February 27, 2019

The shows that never were

We all know that television is nothing if not derivative. From the beginning of the industry, successful programming has bred copycats; at the outset, it was Westerns, police dramas and private eyes, while in recent decades we've been deluged with shows about nothing (Seinfeld), shows about friends who all seem to live next to each other (Friends), shows about strangers thrown together (The Real World), singers trying to make it big (American Idol), and so on. Most of the time, the imitations are just that, pale knockoffs of the original, and many of them fail miserably. Sometimes, as was the case after the wave of shows imitating National Lampoon's Animal House, they all bomb.

Using this as a starting point, let's consider an intriguing article that appeared recently at The Ringer. The premise, based on Danny Boyle's upcoming movie Yesterday: what if the Beatles had never existed? Would another group have picked up the slack? Would rock music have evolved differently? Would their music still be successful if it were introduced today? It's an interesting exercise, the kind of question that fans love to hash out for hours in a restaurant while the server gives them dark sideways looks, or late night on social media. (Hint, hint!)

(There's a TV angle to this as well; how might The Ed Sullivan Show, for example, have been impacted? The Fab Four's four Sullivan appearances not only created a sensation, they ushered in an alliance between Sullivan and some of the biggest rock acts of the day, geared to appeal to younger viewers. Would this still have been the case if the Beatles never had been, or had this ship already sailed the night Ed welcomed Elvis to the stage?)

Anyway, here's the question before the court, and I'd like to open it up to all of you. Which TV show's absence, in your opinion, would have had the greatest impact on television's history, and on pop culture's history as well? Dragnet? I Love Lucy? All in the Family? Monday Night Football? Survivor? And what is it about this show that changes everything if you wipe it from our collective memory banks? Television is an enormously influential medium; there's hardly a corner of American culture that hasn't been touched by it. Surely the absence of a given show might have enormous ramifications on how the future evolved.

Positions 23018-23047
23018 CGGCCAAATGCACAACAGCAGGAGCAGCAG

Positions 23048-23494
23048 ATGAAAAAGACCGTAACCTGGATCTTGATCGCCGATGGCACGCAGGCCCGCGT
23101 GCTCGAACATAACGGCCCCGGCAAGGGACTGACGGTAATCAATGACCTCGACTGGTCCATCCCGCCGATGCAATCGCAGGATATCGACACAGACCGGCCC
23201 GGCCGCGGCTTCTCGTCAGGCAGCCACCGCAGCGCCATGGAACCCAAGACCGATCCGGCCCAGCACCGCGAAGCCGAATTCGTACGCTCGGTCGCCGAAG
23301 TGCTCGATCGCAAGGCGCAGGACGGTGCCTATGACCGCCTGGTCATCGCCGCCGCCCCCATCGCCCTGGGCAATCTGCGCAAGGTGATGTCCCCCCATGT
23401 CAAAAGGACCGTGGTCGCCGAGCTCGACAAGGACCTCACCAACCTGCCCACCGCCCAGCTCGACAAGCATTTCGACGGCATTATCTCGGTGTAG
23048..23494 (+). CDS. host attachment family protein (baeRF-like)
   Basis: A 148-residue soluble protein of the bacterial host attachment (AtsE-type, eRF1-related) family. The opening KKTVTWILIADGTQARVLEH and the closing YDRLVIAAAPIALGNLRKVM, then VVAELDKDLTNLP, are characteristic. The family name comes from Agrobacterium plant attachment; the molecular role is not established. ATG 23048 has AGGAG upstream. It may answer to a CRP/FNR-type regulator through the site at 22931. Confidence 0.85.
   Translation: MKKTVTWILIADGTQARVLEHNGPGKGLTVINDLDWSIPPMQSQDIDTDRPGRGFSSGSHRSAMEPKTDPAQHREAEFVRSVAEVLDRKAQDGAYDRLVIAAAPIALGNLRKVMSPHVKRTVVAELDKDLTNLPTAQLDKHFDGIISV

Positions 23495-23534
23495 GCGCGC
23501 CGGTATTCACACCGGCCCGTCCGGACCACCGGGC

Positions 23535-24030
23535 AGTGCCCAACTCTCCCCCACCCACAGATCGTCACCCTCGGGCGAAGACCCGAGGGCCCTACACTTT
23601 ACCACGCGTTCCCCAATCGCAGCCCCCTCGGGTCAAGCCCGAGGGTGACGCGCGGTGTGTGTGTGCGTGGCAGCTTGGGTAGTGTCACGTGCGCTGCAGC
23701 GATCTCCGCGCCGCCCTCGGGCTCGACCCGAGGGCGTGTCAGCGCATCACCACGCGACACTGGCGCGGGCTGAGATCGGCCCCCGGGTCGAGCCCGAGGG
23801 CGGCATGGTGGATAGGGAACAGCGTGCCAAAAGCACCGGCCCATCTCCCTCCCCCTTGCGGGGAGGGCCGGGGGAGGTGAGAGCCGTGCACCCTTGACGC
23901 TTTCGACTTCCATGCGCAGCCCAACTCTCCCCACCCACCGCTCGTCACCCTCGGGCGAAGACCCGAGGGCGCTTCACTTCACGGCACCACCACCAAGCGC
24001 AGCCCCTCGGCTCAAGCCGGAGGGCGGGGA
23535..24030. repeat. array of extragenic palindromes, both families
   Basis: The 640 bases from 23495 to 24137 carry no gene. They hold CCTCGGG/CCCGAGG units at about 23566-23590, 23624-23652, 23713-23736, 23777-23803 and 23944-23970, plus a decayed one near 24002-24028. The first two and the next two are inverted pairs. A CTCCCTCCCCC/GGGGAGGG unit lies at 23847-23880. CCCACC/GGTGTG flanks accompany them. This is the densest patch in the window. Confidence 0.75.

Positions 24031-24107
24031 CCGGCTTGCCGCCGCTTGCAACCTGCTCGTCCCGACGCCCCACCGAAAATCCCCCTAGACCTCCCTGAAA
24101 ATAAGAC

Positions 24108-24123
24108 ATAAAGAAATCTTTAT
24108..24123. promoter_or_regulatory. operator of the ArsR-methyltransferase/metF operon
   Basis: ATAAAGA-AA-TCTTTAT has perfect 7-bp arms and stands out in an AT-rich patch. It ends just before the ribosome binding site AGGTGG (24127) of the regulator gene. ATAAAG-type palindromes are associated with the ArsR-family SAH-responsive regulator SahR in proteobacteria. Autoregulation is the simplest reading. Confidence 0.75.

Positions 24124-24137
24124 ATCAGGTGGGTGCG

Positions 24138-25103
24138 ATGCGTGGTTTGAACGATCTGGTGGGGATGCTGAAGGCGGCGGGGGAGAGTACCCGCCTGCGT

So fill in the blank, as Match Game might have put it: "How would television be different if _________ had never existed?" Use the comments section, and tell us why you feel that way. The possibilities are endless! TV  


  1. OK, in the middle of a deep winter in upstate NY on a Wednesday night with graduate deposits due by the 15th, I may not be ready to handle this question, Mitchell. But give me the weekend and you've got a deal!

    1. Hah! We've had a record snowfall for the month of February here in Minnesota, and it's below zero now. But I'll give you a pass until you're ready! :)

  2. The problem with your example is that there was a LOT of innovative rock music on the scene at the time of the Beatles (Whoes first attempt at America flopped BTW) & Ed SUllivan was already not only well established by 1964 but had introduced dozens of acts geared toward the changing youth market. So it MIGHT be better to scratch The Beatles, and say The British Invasion, for example.

    As for TV, this is more difficult because, as you have presented the question, you have to provide a direct link from show A (I Love Lucy) to Show T (Everyone Loves Raymond - probably the last Stay at Home Mom sitcom). How have classics like Playhouse 90 had any influence on The ABC Movie of the Week or Jessie Stone (since there are no live action dramatic presentations anymore).

    You would almost have to present an almost James Burke "Connections" style lineage to connect I Love Lucy, to the wrath of widowed parents in the 60s (The Lucy Show) to the Feminist flag bearers (On Day at A Time) to the unwed fathers of My Two Dads and the unwed mothers of Baby Daddy. And then we have the whole Gale Storm Show leading to That Girl leading to Mary Tyler Moore and her host of clones.